gestational diabetes diet in chennai

Gestational Diabetes

gestational diabetes meal plan in chennai

High blood sugar that develops during pregnancy is known as Gestational Diabetes. It usually disappears after the delivery of the child. While it can occur at any stage of pregnancy; it is more common in the second half.

Gestational diabetes can cause problems during and after birth. But if it’s detected and well managed the risk can be reduced.

Risk factors

While any woman can develop gestational diabetes, some women are at greater risk. Risk factors for gestational diabetes include:

  • Age above 25
  • Personal or family health history
  • If you’ve gestational diabetes during a previous pregnancy
  • If you had an unexplained stillbirth or delivered a baby who weighed more than 4.1 kilograms.
  • Excess weight with a body mass index (BMI) of 30 or higher.

Symptoms of Gestational Diabetes

Gestational Diabetes is mostly detected when your blood sugar level is tested.
If the blood sugar level gets too high some women may develop symptoms such as:

  • Increased thirst
  • Needing to urinate more often than usual
  • A dry mouth
  • Tiredness


When it comes to preventing gestational diabetes there are no guarantees. However, it is better to adopt more healthy habits before pregnancy.

Eat healthy food. Include food that is high in fiber and low in fat and calories like fruits, vegetables and whole grains.

Be active. To help protect you from developing gestational diabetes, exercise before and during pregnancy.

Lose excess pounds before pregnancy. But don’t try to lose weight during pregnancy. Doctors don’t recommend that.


You can control your blood sugar levels by making changes to your diet.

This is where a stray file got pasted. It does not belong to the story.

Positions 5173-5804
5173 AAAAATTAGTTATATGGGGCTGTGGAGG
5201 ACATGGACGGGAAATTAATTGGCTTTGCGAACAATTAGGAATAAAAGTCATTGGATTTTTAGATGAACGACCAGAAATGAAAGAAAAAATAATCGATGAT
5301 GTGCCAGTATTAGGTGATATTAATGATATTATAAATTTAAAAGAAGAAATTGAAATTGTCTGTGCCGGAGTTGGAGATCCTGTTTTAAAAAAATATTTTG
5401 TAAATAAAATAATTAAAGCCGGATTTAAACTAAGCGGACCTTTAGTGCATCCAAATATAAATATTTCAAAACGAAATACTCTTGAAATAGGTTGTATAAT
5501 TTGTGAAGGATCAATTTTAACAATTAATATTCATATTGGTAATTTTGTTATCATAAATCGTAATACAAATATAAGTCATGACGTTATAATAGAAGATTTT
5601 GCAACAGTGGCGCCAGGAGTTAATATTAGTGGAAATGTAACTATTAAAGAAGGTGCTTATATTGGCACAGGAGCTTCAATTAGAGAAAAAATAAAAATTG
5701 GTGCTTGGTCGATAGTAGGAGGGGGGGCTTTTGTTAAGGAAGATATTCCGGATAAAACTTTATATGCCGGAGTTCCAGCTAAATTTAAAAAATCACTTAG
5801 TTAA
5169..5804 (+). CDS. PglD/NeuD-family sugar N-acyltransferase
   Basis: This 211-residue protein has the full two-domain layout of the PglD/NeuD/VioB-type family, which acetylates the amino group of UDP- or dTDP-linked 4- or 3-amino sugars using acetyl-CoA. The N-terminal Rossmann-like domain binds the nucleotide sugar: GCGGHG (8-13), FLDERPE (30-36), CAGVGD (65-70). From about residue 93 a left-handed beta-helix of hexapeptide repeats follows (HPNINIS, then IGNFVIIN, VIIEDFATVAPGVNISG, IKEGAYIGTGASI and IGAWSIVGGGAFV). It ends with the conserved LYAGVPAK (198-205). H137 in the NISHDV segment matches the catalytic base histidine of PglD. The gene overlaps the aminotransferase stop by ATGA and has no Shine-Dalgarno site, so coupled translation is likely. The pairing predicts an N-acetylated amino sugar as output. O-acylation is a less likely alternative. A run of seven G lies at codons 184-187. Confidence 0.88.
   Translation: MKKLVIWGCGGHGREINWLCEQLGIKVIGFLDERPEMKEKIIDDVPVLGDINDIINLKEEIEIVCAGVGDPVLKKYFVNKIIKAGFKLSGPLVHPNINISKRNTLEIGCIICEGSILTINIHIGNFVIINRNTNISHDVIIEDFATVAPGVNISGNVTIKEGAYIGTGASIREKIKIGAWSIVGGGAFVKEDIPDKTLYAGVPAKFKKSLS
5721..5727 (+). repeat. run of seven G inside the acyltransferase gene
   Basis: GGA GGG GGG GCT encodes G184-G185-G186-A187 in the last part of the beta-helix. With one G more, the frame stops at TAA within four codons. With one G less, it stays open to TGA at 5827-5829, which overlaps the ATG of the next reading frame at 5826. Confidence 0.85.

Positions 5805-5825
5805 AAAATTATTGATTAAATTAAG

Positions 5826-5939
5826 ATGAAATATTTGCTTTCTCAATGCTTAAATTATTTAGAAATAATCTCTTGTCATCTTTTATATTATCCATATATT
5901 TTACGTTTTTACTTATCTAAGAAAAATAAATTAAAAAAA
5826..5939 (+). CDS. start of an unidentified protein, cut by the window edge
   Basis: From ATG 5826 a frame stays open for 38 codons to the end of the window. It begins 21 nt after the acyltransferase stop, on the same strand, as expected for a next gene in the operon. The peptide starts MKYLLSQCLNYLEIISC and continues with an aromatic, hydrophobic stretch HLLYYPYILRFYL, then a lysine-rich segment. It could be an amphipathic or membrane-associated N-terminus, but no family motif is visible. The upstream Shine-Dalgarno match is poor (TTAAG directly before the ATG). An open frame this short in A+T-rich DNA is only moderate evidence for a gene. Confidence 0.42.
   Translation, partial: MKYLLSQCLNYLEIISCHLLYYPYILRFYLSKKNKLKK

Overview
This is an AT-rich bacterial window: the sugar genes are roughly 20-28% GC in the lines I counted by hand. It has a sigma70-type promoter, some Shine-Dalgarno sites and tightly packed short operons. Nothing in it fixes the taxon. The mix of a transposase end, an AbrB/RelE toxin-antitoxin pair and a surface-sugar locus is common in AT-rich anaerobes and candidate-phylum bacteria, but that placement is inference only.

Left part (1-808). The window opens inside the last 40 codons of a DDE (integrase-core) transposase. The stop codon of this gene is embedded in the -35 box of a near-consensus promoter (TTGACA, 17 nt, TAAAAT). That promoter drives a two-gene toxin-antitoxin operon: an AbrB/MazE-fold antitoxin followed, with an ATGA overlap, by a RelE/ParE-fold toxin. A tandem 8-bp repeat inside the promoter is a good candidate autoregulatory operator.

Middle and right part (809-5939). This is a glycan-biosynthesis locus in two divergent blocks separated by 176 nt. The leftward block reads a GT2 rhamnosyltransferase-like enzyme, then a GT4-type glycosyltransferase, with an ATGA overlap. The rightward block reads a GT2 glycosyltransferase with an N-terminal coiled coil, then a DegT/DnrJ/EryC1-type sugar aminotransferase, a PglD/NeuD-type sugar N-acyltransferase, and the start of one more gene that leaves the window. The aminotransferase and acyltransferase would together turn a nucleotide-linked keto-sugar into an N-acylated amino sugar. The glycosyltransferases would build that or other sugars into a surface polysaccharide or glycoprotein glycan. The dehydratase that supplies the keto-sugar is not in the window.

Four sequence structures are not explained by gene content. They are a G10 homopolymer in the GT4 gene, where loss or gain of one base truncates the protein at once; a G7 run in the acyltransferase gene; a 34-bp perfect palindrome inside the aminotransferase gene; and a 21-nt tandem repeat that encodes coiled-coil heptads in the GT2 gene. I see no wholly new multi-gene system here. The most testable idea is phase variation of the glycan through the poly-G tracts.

We will refer to a dietitian, who can give you advice about your diet, and even help you plan your meals.

You may be advised to:

  • Eat regularly and avoid skipping meals
  • Eat low Glycaemic Index (GI) foods such as brown rice, whole-wheat pasta, all-bran cereals, granary bread, beans, pulses, muesli, lentils, and porridge. They release sugar slowly.
  • Eat plenty of vegetables and fruits
  • Avoid sugary foods but there is no need to follow a completely sugar-free diet. Eat healthier alternatives like nuts, fruits and seeds and avoid biscuits and cakes.
  • Avoid sugary drinks and opt for "no added sugar" drinks.
  • Include lean sources of protein in your diet, such as fish


If your blood sugar level is not under control a week or two after changing your diet and exercising regularly you may be prescribed certain medications.

As your pregnancy progresses your blood sugar level can increase, so you may need to take medication later in pregnancy even if your blood glucose levels are well controlled at first.
After delivery, these medications will be stopped.

Monitoring your pregnancy

You’ll be offered extra antenatal appointments as gestational diabetes can increase the risk of your baby developing problems.

Appointments include:

  • To check your baby for abnormalities an ultrasound scan at around weeks 18-20 of your pregnancy
  • Ultrasound scans at weeks 28, 32 and 36 to monitor your baby’s growth, and regular checks from week 38.

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